I’m never more reminded of how lucky I am to have Chris than when we face a challenge together. Over the years, we have learned that the only way to make it through the ugly parts of life is to lean on each other for support. I think that’s a pretty good lesson to have learned.
I love Chris when he is there for me. He has this calming presence that just puts me at ease. He doesn’t have to be near me or touching me or talking to me. Simply being in the room with him soothes my soul. You know that part of love that people describe as magical? I think that’s the magic they talk about.
I love Chris when he is there for our kids. Whether it’s teaching Bean how to ride a bike without training wheels or pushing Gracie on a swing or bringing home spontaneous treats for them, Chris knows just how to reach out to our kids. He speaks their language. He understands them in ways that I sometimes can’t. He gets them in that dad way. And I love him so much for that.
I love Chris when he is sitting next to me on the church pew. Chris’s faith is very different from mine. He is quiet and reserved about his beliefs, and I respect that so much about him. His walk with Christ is a slow, steady stroll. He may not talk much about it, but he lives his faith every day. This morning as they passed the offering plate in church, I saw him reach into his wallet and sift through some dollar bills. He had ones, fives, and a twenty, and I smiled to myself when he put the twenty in the plate. Not because money has any monetary value to God, but because Chris chose to honor God in that small, quiet way. Chris is always so conscious about our money, but he never questions when we give to the church. Never. I’m not sure why that speaks to me so strongly, but it does.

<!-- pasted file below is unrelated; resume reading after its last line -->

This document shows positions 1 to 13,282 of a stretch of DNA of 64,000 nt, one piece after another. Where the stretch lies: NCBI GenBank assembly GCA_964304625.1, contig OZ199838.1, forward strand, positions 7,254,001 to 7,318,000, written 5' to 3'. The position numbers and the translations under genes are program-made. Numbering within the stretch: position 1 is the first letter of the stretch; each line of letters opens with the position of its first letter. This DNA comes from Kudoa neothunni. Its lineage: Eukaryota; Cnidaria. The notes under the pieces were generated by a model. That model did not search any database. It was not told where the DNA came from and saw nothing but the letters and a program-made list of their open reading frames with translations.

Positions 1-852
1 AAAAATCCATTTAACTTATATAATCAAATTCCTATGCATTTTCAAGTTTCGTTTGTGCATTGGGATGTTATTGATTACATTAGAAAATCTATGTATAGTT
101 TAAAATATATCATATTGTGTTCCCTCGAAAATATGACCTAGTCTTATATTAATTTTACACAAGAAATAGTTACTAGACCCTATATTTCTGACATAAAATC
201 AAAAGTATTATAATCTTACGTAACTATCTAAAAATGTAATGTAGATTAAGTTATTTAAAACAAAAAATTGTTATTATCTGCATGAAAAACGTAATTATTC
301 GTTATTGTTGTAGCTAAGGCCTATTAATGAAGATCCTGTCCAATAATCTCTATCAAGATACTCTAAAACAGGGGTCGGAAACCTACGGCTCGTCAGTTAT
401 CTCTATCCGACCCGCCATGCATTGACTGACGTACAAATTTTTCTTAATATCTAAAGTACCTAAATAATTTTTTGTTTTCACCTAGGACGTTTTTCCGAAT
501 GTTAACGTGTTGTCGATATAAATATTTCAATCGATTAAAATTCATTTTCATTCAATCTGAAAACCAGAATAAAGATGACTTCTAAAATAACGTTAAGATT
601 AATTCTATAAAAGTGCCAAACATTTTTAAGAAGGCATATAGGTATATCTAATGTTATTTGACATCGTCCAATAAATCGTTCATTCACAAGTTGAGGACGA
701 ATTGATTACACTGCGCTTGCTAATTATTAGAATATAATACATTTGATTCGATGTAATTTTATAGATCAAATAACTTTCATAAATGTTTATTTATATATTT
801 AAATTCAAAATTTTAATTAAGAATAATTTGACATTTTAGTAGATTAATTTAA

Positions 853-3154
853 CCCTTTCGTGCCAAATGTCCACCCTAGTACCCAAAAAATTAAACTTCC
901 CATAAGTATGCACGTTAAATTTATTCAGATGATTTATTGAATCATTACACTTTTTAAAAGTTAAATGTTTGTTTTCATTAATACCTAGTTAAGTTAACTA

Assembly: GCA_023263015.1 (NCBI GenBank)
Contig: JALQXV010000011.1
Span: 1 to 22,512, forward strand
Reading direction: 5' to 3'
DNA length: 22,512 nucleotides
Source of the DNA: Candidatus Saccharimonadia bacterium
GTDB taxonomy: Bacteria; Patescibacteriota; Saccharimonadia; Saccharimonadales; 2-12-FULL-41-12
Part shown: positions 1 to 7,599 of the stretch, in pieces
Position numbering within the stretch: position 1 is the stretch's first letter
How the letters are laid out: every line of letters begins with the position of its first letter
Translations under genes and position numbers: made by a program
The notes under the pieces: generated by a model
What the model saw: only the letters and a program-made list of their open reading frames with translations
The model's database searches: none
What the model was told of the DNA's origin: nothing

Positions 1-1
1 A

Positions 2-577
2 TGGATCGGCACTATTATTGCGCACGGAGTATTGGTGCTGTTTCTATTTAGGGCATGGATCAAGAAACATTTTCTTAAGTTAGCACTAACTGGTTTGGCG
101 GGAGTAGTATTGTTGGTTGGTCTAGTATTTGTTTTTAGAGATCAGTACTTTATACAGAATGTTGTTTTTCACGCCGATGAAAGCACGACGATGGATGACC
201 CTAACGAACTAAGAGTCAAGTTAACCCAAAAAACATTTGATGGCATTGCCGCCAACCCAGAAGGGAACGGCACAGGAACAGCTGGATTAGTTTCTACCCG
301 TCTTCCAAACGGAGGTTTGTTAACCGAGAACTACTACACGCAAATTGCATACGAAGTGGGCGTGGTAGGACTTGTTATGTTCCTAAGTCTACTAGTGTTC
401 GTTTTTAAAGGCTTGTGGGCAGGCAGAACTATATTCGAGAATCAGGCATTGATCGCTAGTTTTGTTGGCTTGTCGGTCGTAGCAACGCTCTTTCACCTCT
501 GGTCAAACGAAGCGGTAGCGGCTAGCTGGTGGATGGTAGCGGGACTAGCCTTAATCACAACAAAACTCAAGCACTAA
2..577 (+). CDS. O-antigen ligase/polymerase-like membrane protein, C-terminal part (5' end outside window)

I love Chris when he is quiet. Solitude is an important part of our marriage. Both Chris and I value time to ourselves and we recognize that need in each other. But since we have had kids, we have learned that sometimes it’s just not possible to get away by ourself, and so instead we have naturally gravitated to quiet evenings together. Some nights after the kids have gone to bed, Chris and I sit on the couch with quiet music playing and we do our own things. I read and he works, or I blog and he reads. We sit close together, sometimes even entangling our legs on the couch, but we give each other that solitary time. And it seems to be even more fulfilling when my alone time is spent side by side with Chris.
Marriage is a funny thing. When I was first married, it was simply a title. A box I checked. “I am married. Married I am.” It was an adjective then.
Later, as we grew out of the newly-wed stage, marriage became sometime to work on, to grow, and to strengthen. It was WORK to be married. It wasn’t something I was, it was something I did. It was a verb then.
Now, almost nine years in, marriage has become this state of existence. It is the place where I live every day. It is him. It is me. It is our life. Marriage is now a noun. It’s the person I have become, the place I lay my head, and the thing I prize the most.
Sometimes, I forget to blog about my marriage. Weird, right? This blog is called MARRIAGE Confessions. But being Chris’s wife and loving him as my husband is second nature to me now. It’s as natural as my next breath and as much a part of me as every hair on my head.
But there are those times when I turn to the person standing faithfully by the side and I see his hand in mine, still after half my lifetime, and I think to myself, “Love is. It is as simple and as complicated as that. It just is.”